When designing your landscape, don’t neglect the chance to create a space that will look enjoyable from within your home, too. It’s easy to get caught up working with your outside space, only to regret it later when the view from your window doesn’t do your work justice. Windows represent an opportunity to ‘frame’ your landscape from the indoors. After all, the weather won’t always allow you to be outside amongst your flowers.

It’s best to consider the view from inside as part of your initial planning. Ideally, you want to place focal points and key elements in areas where they’ll draw the eye from inside. Before you plant anything in the earth, arrange plant pots where you think they’ll be most enjoyed and check the view from your home. If everything looks great, then go ahead and plant them!

11. Disrupting The Symmetry

For an elegant landscape, symmetry is key. Therefore, you should pay extra attention to the lay of the land and how it relates to your home when planning your design.

A common mistake is planting pairs of trees or large shrubs at the front of your home, in places that break from the lines of the building. Sometimes this is the result of inadequate pruning and maintenance, but more often it’s due to incorrect placement at the outset. For example, if your plant a tree on either side of your entrance, but slightly asymmetrically, this will throw your entire aesthetics off balance.

You should also consider the amount of sunlight each member of a pair will receive. Of course, if one has more favorable conditions, it will grow at a faster rate and become out of alignment with its counterpart.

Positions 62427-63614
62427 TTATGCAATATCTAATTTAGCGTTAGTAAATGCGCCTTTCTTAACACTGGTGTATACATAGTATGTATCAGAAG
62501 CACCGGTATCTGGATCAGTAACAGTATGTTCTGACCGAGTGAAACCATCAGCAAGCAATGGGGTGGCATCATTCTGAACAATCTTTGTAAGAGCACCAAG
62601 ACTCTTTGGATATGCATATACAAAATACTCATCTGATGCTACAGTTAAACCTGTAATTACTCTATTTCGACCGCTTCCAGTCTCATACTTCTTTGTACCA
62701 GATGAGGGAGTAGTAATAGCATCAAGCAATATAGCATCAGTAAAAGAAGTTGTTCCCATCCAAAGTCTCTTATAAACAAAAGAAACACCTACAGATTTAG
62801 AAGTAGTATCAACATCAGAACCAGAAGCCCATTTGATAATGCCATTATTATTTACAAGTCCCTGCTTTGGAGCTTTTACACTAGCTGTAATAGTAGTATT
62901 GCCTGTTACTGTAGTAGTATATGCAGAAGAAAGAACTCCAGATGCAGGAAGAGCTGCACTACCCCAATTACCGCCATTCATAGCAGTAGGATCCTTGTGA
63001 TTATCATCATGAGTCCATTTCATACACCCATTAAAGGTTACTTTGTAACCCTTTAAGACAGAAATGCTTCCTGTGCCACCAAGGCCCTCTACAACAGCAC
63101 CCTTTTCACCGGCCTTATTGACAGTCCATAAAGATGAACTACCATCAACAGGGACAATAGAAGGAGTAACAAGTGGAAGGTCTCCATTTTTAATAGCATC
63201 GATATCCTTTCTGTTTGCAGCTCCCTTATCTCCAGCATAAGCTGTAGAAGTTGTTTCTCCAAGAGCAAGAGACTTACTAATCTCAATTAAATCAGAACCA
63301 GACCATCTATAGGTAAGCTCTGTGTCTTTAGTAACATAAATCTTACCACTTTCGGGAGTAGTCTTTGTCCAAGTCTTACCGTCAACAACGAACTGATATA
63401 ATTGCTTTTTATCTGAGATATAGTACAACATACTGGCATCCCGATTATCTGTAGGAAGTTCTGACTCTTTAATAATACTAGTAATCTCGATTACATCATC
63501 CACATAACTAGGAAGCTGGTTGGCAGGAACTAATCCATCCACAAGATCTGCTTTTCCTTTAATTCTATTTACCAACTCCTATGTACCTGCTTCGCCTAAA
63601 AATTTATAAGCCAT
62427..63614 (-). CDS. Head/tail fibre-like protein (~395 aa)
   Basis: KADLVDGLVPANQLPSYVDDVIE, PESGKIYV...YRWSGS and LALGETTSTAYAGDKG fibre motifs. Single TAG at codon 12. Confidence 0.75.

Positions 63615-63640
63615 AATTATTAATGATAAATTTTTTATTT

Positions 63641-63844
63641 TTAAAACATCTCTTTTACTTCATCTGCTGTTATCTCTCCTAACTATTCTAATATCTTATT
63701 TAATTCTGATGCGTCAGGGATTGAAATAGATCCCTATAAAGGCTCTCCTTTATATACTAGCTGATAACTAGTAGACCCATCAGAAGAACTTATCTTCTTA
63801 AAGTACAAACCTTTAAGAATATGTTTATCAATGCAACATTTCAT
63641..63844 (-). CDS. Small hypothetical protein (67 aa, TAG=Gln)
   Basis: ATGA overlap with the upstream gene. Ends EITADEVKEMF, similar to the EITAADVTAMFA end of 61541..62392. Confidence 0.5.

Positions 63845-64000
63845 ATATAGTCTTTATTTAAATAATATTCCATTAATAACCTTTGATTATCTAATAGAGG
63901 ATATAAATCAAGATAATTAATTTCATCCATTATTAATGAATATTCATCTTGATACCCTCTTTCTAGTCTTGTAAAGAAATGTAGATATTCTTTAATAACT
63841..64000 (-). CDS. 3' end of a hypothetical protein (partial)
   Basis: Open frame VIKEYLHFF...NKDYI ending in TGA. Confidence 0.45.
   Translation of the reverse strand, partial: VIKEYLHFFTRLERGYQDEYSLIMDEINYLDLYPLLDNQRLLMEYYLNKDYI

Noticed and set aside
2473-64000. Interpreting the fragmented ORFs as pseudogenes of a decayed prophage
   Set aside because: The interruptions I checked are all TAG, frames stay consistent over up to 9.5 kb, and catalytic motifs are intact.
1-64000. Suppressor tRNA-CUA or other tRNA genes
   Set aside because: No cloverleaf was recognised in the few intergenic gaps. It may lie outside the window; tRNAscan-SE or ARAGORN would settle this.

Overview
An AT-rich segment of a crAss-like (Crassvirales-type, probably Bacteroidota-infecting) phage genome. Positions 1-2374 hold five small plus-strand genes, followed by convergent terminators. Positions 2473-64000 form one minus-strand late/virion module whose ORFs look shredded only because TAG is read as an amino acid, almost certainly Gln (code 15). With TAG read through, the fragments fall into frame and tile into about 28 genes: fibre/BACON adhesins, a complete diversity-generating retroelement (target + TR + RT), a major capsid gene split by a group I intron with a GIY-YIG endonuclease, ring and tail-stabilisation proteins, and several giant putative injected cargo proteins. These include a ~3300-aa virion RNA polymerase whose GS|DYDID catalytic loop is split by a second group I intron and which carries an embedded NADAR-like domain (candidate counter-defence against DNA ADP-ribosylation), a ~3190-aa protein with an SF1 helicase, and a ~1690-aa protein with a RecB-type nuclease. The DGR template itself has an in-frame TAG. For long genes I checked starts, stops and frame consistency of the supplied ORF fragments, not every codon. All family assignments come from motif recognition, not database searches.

12. Not Considering Hedge Placement & Maintenance

Hedges can make wonderful and functional additions to your landscape, but they can also present an ongoing maintenance headache if they’re not used correctly. If you include hedges, you must commit to regularly trimming them to ensure they don’t grow out of control and take over the space.

Where you decide to put hedges is also a key consideration. In general, hedges are best used as subtle privacy screens or natural dividers. If you place them near to large trees, there’s the possibility that seeds will fall into the hedge and down to the ground – creating a difficult situation once they begin to grow.

13. Overlooking The Importance of Lighting

It may seem obvious, but many homeowners completely overlook lighting when designing their landscapes. The end result is a space which looks wonderful during daylight hours, but completely disappears into inky blackness once night falls.

If you’re going to put so much effort into designing a beautiful landscape, you should be able to enjoy it both day and night. But this requires you to be smart about where you place your lighting. If done right, the correct lighting can completely transform your space, creating a magical and cozy atmosphere when the sun goes down.

Leave the brighter lights for a stand out feature or centerpiece of which you’re particularly proud. For the rest of the landscape, strategically place pretty lanterns or fairy lights among the trees and flowerbeds to illuminate your design. In terms of color, warm-toned yellow bulbs are best, as blue-toned or bright white lights tend to give a harsh appearance.

Final Thoughts

Designing a landscape yourself can be an intimidating task, especially if you have no previous experience. Many people successfully design their own beautiful landscapes without professional help, however, so you simply need to invest time into planning your project first.

As we have seen, there are many pitfalls that DIY landscapers can easily fall into if not properly prepared. Hopefully, after reading this article, you’ll be able to avoid them and make your dream DIY landscaping project come true.